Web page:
I was 11 when I saw my classmate Mark play the guitar. He held that instrument like a jewel. He strummed it with the innocent right hand of a child. His fingers were like rubber when he pressed them against the strings.
I’d drool at how he played those chords. Mark would lead us to the heart of worship. I looked forward to our music classes even though I couldn’t sing that well.
At the age of 20, I enrolled for a three-month guitar beginner course at Kampala Music School. I bought a guitar. I’d have a one-hour session per week. My teacher – Aggrey taught me my first three chords: A, E and D. I learned the transitions.
“You should practice daily,” he said.
On the strings, my fingers felt like they were on a blunt knife. I got the chords wrong many times. My hands felt stiff. The tips of my fingers got sore. I couldn’t strum the strings right. My shoulders ached.
I’d play “God is so good” all the time. That was my practice song. I’d practice those three chords like my music career – if I ever wanted to take that route – depended on it. I assessed my progress by how easily I could play those chords. My roommate at hostel got tired of hearing me play the same thing everyday he took a jab at me.
“You play that same thing all the time. Is there nothing else you can play?”
I didn’t know anything else.
I learnt two more chords: G and C. My fingers didn’t take too lightly to these additions. My brain couldn’t process the movements. I’d keep my eyes on the fretboard – that long thing that the strings stretch along.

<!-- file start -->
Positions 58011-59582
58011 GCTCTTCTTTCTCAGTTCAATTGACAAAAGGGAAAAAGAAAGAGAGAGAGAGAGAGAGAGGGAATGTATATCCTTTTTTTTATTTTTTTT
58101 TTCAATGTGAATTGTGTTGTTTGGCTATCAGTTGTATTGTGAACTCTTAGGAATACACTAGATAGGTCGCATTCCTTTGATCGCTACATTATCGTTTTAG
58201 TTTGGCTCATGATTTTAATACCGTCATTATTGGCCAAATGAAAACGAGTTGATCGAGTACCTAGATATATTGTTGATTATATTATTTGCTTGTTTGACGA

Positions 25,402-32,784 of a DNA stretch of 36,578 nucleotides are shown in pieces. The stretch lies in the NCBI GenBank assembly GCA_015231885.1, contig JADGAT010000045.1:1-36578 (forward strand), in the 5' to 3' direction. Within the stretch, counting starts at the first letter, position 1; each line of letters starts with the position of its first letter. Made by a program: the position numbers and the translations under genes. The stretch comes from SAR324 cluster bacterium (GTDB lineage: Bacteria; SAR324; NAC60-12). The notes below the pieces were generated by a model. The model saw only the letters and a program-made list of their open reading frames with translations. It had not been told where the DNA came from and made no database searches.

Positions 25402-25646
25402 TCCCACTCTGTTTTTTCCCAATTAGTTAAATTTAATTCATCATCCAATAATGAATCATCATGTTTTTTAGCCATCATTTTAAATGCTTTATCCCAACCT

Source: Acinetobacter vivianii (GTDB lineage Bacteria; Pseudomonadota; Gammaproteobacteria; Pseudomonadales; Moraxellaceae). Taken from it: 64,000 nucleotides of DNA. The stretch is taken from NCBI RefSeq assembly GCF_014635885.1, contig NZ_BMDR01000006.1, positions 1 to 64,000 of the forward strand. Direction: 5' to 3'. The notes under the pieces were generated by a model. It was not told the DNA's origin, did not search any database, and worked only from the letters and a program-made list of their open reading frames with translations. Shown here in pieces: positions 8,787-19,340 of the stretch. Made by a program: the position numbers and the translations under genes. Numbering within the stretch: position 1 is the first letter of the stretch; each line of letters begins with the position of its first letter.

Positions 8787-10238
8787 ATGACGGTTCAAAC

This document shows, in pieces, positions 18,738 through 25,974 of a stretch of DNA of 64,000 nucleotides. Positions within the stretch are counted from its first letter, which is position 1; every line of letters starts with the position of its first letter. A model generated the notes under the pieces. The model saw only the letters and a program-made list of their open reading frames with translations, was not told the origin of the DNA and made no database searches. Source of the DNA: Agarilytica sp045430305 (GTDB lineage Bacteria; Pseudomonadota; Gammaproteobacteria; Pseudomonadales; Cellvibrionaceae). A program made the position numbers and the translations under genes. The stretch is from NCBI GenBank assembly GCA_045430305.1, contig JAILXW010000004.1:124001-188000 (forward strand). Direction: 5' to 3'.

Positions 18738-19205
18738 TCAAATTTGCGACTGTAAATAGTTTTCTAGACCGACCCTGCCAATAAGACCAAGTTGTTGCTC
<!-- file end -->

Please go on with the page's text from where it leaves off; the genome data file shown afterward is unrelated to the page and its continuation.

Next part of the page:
I broke strings when tuning my guitar. I asked Aggrey to help me replace the broken strings. Then I started playing without looking at the strings. My reflexes adjusted and the movements of my fingers started to feel natural. I moved on from Kampala Music School and turned to YouTube. I learned to play worship songs from Paul Baloche’s acoustic tutorials.
I added more chords to my collection. I made headway. I saw how much progress I’d made by the things I could do with those strings. It felt satisfying.
Occasionally I’d play in church. I’d play for friends. I’d play for myself. I’d play at home when my mother hosted prayers.
I kept working on my vocabulary of chords. My muscle memory of progressions and transitions grew. I learned some aspects of Jazz Guitar from Bukko, the instructor who oversaw the Alliance Française de Kampala Guitar Club.
But at 25, when the struggle to define what I wanted to do or be in life kicked in, the hustle to build a career and make money started taking a toll on me. I practiced less and less. I stopped learning. I stagnated. I lost motivation. Then I slipped.
Although I can still play the instrument, I’m not as good as I was in the years of my early-mid 20’s.
Do I need a new spark of inspiration? Maybe.